Attracting Wild Birds

There is truly nothing like hearing the sound of wild birds calling and talking back and forth in your own yard. To look out of your windows and see birds making their homes, flying and frolicking in your own yard may even give you a warm, fuzzy feeling inside. Unfortunately not everyone lives in an area that is rich with, or fit for, bird life. With the abundance of cities, towns and civilization, habitats for wild birds is not at its best. On the other hand you can create a healthy habitat for wild birds with a little bit of effort.

Depending on where you live you may not be able to do more than put up a bird feeder or two, a bird house or possibly a small patio garden. If this happens to be your situation rest assured that you can still attract several wild birds to your bird habitat. If you opt for a bird feeder you will want to hang it where you can easily reach it to refill it as the feed will disappear quickly once the birds know it is there. For a bird house you can either build a simple house or purchase one from any local department or livestock store.

If you have a yard area that you can transform into a bird habitat the possibilities are almost endless as to what you can do. Your new habitat will have to offer shelter and protection from both the elements of nature and other animals. Though bird houses are an instant addition to your habitat it may not offer immediate results. I consider natural cover to be the best solution. This type of cover can be simply created with vegetation such as bushes and shrubs as well as a small pile of brush. The vegetation can be planted in large planters if you cannot plant them directly (very handy if you are a renter). A small pile of brush works well for smaller birds to hide from birds of prey.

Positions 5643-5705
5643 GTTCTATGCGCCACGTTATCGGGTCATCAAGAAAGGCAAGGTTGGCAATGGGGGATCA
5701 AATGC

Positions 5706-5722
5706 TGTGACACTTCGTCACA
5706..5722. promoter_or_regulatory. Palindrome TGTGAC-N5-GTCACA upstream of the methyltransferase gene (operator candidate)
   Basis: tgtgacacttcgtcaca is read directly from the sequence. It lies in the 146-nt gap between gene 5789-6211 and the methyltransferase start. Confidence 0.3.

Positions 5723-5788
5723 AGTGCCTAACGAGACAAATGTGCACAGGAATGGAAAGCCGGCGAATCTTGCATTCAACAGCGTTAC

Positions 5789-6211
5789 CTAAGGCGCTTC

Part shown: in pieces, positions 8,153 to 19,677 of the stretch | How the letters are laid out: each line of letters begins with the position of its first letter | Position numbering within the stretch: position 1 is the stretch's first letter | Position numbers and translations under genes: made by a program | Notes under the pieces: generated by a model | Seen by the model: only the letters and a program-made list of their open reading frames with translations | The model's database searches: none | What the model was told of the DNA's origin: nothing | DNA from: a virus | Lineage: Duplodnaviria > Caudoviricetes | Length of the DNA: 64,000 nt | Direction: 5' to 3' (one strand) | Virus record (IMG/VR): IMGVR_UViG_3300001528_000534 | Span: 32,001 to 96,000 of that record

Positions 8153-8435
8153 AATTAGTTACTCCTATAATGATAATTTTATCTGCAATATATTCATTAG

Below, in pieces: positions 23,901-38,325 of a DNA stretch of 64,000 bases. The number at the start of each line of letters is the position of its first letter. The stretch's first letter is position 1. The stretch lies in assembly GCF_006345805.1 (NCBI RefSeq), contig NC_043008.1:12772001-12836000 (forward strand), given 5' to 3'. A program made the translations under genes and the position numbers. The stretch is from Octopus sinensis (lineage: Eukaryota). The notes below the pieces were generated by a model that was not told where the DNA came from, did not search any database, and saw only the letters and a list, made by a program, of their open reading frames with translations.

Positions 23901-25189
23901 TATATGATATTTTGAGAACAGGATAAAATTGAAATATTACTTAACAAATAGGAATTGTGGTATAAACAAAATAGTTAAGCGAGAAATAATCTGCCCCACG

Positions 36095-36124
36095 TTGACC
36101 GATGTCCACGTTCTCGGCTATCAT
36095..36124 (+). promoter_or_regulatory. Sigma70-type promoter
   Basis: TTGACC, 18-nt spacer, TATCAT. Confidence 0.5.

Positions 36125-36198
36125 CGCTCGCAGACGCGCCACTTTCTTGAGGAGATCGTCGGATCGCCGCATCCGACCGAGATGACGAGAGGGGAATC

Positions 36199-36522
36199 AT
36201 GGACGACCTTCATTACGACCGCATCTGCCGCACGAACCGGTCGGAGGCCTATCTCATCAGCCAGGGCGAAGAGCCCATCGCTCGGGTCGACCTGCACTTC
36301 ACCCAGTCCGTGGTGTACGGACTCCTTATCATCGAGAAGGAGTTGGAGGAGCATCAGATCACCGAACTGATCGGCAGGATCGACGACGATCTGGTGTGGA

There are flowers, shrubs and small trees that you can add to your yard to attract wild birds. Many flowers offer seeds and insects for the birds to eat. Many shrubs will offer berries for them to eat in the colder months as well as shelter and nesting places. Small trees, within one to three years, will offer shade for you and endless opportunities for birds to nest, feed and thrive.

Adding a bird habitat to your living space, no matter how small or large, is not only easy but can prove to be very satisfying (and relaxing).

Pat Mulford •